How much negotiations would help reduce costs for patients depends on which drugs are chosen and how much of a deal Medicare can obtain. Expensive medications that could be eligible include those used to treat cancer, diabetes, autoimmune diseases and cardiovascular conditions, among others.

Limit on Medicare out-of-pocket drug costs

The bill would place a cap on Medicare’s Part D drug plans so that seniors and people with disabilities wouldn’t pay more than $2,000 a year for medications bought at the pharmacy, starting in 2025. Folks could also spread out the costs over the course of a year.

Some 1.4 million enrollees in Medicare drug plans spent at least $2,000 out of pocket for medications in 2020, according to the Kaiser Family Foundation, which called the estimate “conservative” since the number has likely risen since then. The cap would be particularly helpful for those who need high-cost drugs for conditions such as cancer or multiple sclerosis.

Other estimates say even more people could be helped by the cap.

The legislation would also revamp Medicare’s catastrophic drug coverage. Currently, after beneficiaries spend more than $7,050 out of pocket for medicine, they pay 5% of subsequent costs without limit. Medicare covers 80% and insurers pay 15%.

If the legislation is enacted, beneficiaries would have no out-of-pocket costs after they spend $2,000 on medication. Medicare would cover 20% for brand-name drugs and 40% for generic drugs. Insurers and manufacturers would be on the hook for the rest.

However, limiting what enrollees spend out of pocket on medications bought at the pharmacy could prompt insurers to raise premiums on Part D plans, which might hit a wider swath of seniors. Anticipating this, lawmakers included in the bill a provision that would restrict premium increases to no more than 6% a year from 2024 through 2029.

“It’s hard to know exactly what the premium effect will be,” said Juliette Cubanski, deputy director of the Program on Medicare Policy at KFF, noting that other provisions in the package would keep drug price growth in check.

Restrict growth in drug prices to inflation

The legislation would also require drug companies to pay rebates if they hike their prices in Medicare faster than inflation. The provision would start in 2023.

The rebates would be deposited in the Medicare trust fund that helps finance the Part D program, as well as the Part B program, which covers physician services.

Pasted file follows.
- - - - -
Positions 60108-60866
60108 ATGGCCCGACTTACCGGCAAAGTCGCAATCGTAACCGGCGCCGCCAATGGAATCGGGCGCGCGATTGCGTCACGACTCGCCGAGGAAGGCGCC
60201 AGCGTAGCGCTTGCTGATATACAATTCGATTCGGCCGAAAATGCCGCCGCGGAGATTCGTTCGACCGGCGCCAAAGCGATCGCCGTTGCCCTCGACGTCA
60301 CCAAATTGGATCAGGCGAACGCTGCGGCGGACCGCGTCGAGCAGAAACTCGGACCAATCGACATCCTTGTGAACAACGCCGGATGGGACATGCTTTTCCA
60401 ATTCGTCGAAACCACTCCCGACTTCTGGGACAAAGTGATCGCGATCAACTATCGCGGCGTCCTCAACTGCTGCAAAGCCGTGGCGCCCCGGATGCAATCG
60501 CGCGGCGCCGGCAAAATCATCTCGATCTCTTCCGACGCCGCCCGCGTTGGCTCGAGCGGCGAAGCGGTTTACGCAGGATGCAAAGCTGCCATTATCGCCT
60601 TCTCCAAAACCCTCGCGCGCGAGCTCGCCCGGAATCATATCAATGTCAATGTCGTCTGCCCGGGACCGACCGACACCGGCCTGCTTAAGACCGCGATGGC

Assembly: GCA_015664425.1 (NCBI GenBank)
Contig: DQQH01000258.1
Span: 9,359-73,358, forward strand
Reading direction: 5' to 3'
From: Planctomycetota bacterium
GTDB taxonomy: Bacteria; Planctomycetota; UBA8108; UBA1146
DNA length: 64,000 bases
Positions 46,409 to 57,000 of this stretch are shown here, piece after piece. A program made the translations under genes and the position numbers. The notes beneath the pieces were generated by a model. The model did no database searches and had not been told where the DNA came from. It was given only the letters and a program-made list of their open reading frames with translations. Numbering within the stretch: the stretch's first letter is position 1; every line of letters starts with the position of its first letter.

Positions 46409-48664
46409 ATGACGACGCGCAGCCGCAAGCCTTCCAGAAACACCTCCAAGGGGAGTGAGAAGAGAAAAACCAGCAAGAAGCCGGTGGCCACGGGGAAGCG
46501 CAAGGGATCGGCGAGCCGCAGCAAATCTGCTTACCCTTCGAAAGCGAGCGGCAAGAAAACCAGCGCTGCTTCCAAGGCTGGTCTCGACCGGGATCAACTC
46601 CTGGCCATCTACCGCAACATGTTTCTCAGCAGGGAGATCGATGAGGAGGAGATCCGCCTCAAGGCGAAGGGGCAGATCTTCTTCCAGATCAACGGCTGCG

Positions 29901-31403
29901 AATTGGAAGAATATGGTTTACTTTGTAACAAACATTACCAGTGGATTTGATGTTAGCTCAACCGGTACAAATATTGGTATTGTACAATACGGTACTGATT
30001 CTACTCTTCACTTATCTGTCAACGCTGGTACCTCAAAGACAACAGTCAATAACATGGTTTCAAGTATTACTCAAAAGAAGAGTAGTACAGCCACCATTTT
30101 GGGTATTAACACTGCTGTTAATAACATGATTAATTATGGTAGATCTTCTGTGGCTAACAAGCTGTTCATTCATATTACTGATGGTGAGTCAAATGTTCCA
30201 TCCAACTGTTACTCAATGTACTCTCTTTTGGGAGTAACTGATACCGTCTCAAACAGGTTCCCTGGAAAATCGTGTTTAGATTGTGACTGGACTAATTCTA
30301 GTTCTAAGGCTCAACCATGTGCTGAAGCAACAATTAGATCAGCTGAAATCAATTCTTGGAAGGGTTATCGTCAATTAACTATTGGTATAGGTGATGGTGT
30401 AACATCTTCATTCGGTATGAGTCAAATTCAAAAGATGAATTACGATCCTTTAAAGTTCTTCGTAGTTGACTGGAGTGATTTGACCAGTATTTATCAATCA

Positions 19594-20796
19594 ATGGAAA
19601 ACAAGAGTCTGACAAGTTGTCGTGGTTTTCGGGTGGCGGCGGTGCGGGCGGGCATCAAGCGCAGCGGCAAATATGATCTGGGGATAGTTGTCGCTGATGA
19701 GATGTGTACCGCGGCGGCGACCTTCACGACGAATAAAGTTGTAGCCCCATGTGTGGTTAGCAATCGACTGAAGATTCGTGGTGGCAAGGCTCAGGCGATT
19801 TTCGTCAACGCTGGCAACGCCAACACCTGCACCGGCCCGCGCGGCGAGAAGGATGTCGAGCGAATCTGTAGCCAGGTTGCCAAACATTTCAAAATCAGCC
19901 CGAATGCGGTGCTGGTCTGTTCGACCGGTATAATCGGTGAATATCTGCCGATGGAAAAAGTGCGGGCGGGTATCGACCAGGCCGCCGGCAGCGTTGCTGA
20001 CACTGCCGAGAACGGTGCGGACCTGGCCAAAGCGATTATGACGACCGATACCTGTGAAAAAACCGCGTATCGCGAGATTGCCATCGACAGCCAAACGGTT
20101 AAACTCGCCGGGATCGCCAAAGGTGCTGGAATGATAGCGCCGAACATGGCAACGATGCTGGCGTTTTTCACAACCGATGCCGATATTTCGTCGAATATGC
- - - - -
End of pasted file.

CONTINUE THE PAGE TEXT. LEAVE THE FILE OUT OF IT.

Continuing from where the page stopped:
This provision would help slow the annual increase in drug prices.

Cap insulin prices at $35

Medicare enrollees who take insulin would pay no more than $35 a month starting next year, under the bill.

Some 3.3 million Medicare beneficiaries used insulin in 2020, double the number in 2007, according to a KFF analysis. But total Part D spending on insulin quadrupled during that period.

Patients spent an average of $54 per insulin prescription and about $572 a year in 2020, KFF found.

But some folks had to shell out much more. Some 10% spent more than $1,300 and 1% spent more than $2,300, according to KFF. These beneficiaries generally took more than one insulin product and used more expensive formulations of the medication.

Provide more help to more low-income beneficiaries

The bill would make more enrollees in Medicare Part D plans eligible for the low-income subsidy program, starting in 2024.

Currently, only seniors with incomes up to 135% of the poverty level qualify for full benefits, which means they have no premiums or deductibles and are responsible only for small copays.

The legislation would expand the full benefits to those with incomes up to 150% of the poverty level — about $20,600 a year for a single person and $27,700 for a couple. These folks currently qualify only for partial benefits.

This measure would greatly help elderly Black and Hispanic Americans, who are more likely to currently receive partial benefits than White Americans, Waldrop said.